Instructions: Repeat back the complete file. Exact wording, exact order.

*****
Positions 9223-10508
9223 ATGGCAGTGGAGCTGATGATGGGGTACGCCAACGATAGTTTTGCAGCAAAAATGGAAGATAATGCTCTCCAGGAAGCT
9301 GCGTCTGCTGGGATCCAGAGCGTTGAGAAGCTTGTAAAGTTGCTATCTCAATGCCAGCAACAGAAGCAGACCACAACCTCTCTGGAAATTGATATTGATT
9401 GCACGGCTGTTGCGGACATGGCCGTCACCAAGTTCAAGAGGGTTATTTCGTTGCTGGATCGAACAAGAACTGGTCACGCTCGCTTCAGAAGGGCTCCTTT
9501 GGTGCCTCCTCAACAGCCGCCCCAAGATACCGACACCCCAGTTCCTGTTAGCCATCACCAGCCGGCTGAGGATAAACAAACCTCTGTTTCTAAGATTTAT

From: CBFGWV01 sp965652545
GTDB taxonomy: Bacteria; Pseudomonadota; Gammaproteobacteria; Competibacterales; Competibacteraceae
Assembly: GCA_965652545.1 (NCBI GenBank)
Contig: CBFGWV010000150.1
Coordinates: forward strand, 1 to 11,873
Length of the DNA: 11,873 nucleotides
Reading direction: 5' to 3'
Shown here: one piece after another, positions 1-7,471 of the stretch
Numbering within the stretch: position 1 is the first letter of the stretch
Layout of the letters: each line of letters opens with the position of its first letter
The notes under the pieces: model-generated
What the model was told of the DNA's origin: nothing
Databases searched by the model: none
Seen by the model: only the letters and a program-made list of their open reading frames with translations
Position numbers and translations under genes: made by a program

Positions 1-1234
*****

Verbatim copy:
Positions 9223-10508
9223 ATGGCAGTGGAGCTGATGATGGGGTACGCCAACGATAGTTTTGCAGCAAAAATGGAAGATAATGCTCTCCAGGAAGCT
9301 GCGTCTGCTGGGATCCAGAGCGTTGAGAAGCTTGTAAAGTTGCTATCTCAATGCCAGCAACAGAAGCAGACCACAACCTCTCTGGAAATTGATATTGATT
9401 GCACGGCTGTTGCGGACATGGCCGTCACCAAGTTCAAGAGGGTTATTTCGTTGCTGGATCGAACAAGAACTGGTCACGCTCGCTTCAGAAGGGCTCCTTT
9501 GGTGCCTCCTCAACAGCCGCCCCAAGATACCGACACCCCAGTTCCTGTTAGCCATCACCAGCCGGCTGAGGATAAACAAACCTCTGTTTCTAAGATTTAT

From: CBFGWV01 sp965652545
GTDB taxonomy: Bacteria; Pseudomonadota; Gammaproteobacteria; Competibacterales; Competibacteraceae
Assembly: GCA_965652545.1 (NCBI GenBank)
Contig: CBFGWV010000150.1
Coordinates: forward strand, 1 to 11,873
Length of the DNA: 11,873 nucleotides
Reading direction: 5' to 3'
Shown here: one piece after another, positions 1-7,471 of the stretch
Numbering within the stretch: position 1 is the first letter of the stretch
Layout of the letters: each line of letters opens with the position of its first letter
The notes under the pieces: model-generated
What the model was told of the DNA's origin: nothing
Databases searched by the model: none
Seen by the model: only the letters and a program-made list of their open reading frames with translations
Position numbers and translations under genes: made by a program

Positions 1-1234